Her insides cramped with fear, but she did not let her discomfort show on her face. At any sign of weakness, the pack would race in for the kill. They did not deserve the satisfaction of watching her crumble. She would outface all the malicious gossip from those old spinsters who had always envied her, and all the false condolences from pretend friends who had come to crow over her misfortune. Heaven help her, but tonight she could even bear the unfeigned sympathy of the handful of people who genuinely loved her. She cast her eyes over the sea of color in front of her, looking for the red and gold jacket of Captain Bellamy.
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With their house and all their possessions up for auction to cover his debts, Caroline has few choices. She had kept faith in her suitor, Captain Bellamy, that he would still marry her and thus save her and her siblings - Emily, Louisa, Beatrice, Dorothea and Teddy - but his new proposal makes her feelings for him sour.
Her hopes of saving her family dashed, Caroline knows she must take them all to the workhouse, a place that might just kill them, or put an end to things herself. With this plan in mind, there is only one regret: she would have liked to have known what it feels like to be with a man.
Dominic Savage is a man used to pursuing his pleasures. Recently arrived in England from India, Caroline Clemens has caught his eye. Caroline, after failing to follow through with her plan to save her siblings and herself from a life of destitution or worse, has taken them, on foot across country, to the workhouse.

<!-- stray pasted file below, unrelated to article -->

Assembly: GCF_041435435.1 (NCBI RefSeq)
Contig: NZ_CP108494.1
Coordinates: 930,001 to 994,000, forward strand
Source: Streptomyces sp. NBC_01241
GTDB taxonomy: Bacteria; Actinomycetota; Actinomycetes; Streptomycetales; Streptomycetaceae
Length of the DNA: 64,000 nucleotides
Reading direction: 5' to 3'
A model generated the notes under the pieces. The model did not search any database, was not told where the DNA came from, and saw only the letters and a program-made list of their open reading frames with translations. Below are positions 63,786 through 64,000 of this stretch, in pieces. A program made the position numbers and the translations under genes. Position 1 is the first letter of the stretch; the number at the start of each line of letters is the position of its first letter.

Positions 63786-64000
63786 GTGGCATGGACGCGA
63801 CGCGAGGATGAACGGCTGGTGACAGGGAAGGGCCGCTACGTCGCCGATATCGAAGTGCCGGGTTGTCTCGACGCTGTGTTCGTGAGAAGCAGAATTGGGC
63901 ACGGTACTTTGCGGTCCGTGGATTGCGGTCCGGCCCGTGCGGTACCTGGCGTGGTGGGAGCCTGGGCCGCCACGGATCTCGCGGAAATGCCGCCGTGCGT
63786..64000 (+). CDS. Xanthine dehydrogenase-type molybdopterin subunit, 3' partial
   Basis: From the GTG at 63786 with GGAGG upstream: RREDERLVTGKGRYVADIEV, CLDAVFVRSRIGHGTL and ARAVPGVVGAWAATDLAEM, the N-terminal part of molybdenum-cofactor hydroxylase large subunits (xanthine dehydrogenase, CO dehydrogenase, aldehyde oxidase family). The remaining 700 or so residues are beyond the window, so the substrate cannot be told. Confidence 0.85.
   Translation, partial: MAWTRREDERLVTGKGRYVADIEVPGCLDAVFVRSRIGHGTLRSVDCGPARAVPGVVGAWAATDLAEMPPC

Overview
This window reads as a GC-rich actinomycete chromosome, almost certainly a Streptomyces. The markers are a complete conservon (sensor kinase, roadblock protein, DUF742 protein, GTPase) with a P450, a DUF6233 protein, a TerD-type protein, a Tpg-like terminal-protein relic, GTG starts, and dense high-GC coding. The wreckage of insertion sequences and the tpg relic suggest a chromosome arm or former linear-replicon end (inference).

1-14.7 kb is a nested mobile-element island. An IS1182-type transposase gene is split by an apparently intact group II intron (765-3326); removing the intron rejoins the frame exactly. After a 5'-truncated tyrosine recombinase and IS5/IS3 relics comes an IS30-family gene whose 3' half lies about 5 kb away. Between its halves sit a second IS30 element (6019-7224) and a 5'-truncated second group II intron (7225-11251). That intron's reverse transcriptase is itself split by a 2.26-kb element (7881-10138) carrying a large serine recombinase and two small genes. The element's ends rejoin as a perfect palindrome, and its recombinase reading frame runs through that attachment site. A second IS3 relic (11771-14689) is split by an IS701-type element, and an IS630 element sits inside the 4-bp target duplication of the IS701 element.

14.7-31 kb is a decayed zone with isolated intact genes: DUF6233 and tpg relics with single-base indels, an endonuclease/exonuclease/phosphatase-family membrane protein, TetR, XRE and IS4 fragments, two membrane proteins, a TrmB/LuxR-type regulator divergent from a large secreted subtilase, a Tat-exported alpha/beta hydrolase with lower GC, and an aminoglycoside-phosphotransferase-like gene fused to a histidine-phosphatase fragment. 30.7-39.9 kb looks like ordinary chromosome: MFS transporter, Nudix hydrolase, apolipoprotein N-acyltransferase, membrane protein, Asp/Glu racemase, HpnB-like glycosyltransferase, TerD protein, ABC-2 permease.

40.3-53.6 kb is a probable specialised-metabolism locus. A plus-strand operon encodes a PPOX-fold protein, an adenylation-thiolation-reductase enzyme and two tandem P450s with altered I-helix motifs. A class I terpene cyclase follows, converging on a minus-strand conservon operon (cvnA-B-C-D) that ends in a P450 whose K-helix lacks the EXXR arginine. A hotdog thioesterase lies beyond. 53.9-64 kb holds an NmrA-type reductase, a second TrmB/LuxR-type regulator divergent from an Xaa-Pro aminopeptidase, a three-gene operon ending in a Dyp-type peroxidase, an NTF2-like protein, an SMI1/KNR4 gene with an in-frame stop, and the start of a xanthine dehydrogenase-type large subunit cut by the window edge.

They are allowed in for the week, at the end of which time the board of governors will meet and decide whether they can stay. Grateful for somewhere to sleep and something to eat, the Clemens children are split up and put to work. One week is all it takes to diminish their spirits considerably. With her sisters and brother taken care of, Caroline puts all her willing energy into pleasing Dominic - and learning about the arts of pleasure for her own sake.
But she knows her place: she is only a mistress, and he will soon grow tired of her - or, as an investor, he may lose all his money just like her father did and be unable to keep her.
She must protect her heart against him, be a professional, and learn all she can from him. If only it were that simple. As such, it works very well. I tend to be one of those readers who loves detail and taking the time to really flesh things out, so while a zippy story is fun and you get your "instant gratification" from a book read so fast, I was left with the feeling of having held something insubstantial in my hands.
I liked the main characters, Caroline and Dominic, a lot. Caroline is strong and independent and never annoying or foolish or dramatic.
She was a woman I felt like I could be friends with, so it was easy to care for her. She takes her future in her own hands and never suffers from guilt or shame at her new occupation or the pleasure she derives from it.
Dominic was a bit messier. I had to scramble to adjust my mental image of him and my understanding of his personality, his character. But he remains a tad thin as a character. This was a well-written, well-researched story set in Victorian England, about a young woman who takes life into her own hands and lives it on her own terms - and enjoys doing it.
For fans of authors like Jess Michaels, this is well worth reading.
The Price of Desire
Avon Red: The Price of Desire by Leda Swann (2007, Paperback)